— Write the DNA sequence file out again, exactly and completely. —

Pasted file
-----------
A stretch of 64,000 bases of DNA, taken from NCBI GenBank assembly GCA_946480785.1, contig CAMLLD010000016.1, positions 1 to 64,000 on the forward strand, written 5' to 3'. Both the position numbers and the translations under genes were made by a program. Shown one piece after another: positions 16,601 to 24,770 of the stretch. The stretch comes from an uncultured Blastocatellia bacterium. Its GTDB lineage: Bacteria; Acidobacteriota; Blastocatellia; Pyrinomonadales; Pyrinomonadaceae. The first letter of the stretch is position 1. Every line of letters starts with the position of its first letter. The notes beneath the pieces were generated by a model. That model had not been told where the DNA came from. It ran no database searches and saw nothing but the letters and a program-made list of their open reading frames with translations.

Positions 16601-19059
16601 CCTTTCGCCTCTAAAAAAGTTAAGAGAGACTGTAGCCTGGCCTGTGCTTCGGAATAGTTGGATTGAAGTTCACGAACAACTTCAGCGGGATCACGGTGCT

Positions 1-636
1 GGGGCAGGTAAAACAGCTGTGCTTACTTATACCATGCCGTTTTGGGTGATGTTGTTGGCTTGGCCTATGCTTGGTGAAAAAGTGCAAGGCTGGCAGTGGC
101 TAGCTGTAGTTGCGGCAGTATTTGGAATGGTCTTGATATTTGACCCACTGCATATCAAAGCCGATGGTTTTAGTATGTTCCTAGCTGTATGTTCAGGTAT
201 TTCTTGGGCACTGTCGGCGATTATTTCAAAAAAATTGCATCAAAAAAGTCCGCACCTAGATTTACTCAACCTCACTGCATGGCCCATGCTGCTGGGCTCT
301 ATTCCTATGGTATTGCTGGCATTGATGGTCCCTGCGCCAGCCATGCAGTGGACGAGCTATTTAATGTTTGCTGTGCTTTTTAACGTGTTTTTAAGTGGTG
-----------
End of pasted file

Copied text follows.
A stretch of 64,000 bases of DNA, taken from NCBI GenBank assembly GCA_946480785.1, contig CAMLLD010000016.1, positions 1 to 64,000 on the forward strand, written 5' to 3'. Both the position numbers and the translations under genes were made by a program. Shown one piece after another: positions 16,601 to 24,770 of the stretch. The stretch comes from an uncultured Blastocatellia bacterium. Its GTDB lineage: Bacteria; Acidobacteriota; Blastocatellia; Pyrinomonadales; Pyrinomonadaceae. The first letter of the stretch is position 1. Every line of letters starts with the position of its first letter. The notes beneath the pieces were generated by a model. That model had not been told where the DNA came from. It ran no database searches and saw nothing but the letters and a program-made list of their open reading frames with translations.

Positions 16601-19059
16601 CCTTTCGCCTCTAAAAAAGTTAAGAGAGACTGTAGCCTGGCCTGTGCTTCGGAATAGTTGGATTGAAGTTCACGAACAACTTCAGCGGGATCACGGTGCT

Positions 1-636
1 GGGGCAGGTAAAACAGCTGTGCTTACTTATACCATGCCGTTTTGGGTGATGTTGTTGGCTTGGCCTATGCTTGGTGAAAAAGTGCAAGGCTGGCAGTGGC
101 TAGCTGTAGTTGCGGCAGTATTTGGAATGGTCTTGATATTTGACCCACTGCATATCAAAGCCGATGGTTTTAGTATGTTCCTAGCTGTATGTTCAGGTAT
201 TTCTTGGGCACTGTCGGCGATTATTTCAAAAAAATTGCATCAAAAAAGTCCGCACCTAGATTTACTCAACCTCACTGCATGGCCCATGCTGCTGGGCTCT
301 ATTCCTATGGTATTGCTGGCATTGATGGTCCCTGCGCCAGCCATGCAGTGGACGAGCTATTTAATGTTTGCTGTGCTTTTTAACGTGTTTTTAAGTGGTG